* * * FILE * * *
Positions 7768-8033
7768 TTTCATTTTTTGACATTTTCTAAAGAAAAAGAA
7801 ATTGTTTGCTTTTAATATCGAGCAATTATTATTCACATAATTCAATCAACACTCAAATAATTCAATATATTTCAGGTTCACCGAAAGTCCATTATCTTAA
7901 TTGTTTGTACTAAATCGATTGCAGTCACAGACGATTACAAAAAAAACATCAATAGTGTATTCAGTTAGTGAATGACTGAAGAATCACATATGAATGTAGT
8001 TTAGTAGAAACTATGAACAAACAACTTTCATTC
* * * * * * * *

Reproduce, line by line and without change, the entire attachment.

Positions 7768-8033
7768 TTTCATTTTTTGACATTTTCTAAAGAAAAAGAA
7801 ATTGTTTGCTTTTAATATCGAGCAATTATTATTCACATAATTCAATCAACACTCAAATAATTCAATATATTTCAGGTTCACCGAAAGTCCATTATCTTAA
7901 TTGTTTGTACTAAATCGATTGCAGTCACAGACGATTACAAAAAAAACATCAATAGTGTATTCAGTTAGTGAATGACTGAAGAATCACATATGAATGTAGT
8001 TTAGTAGAAACTATGAACAAACAACTTTCATTC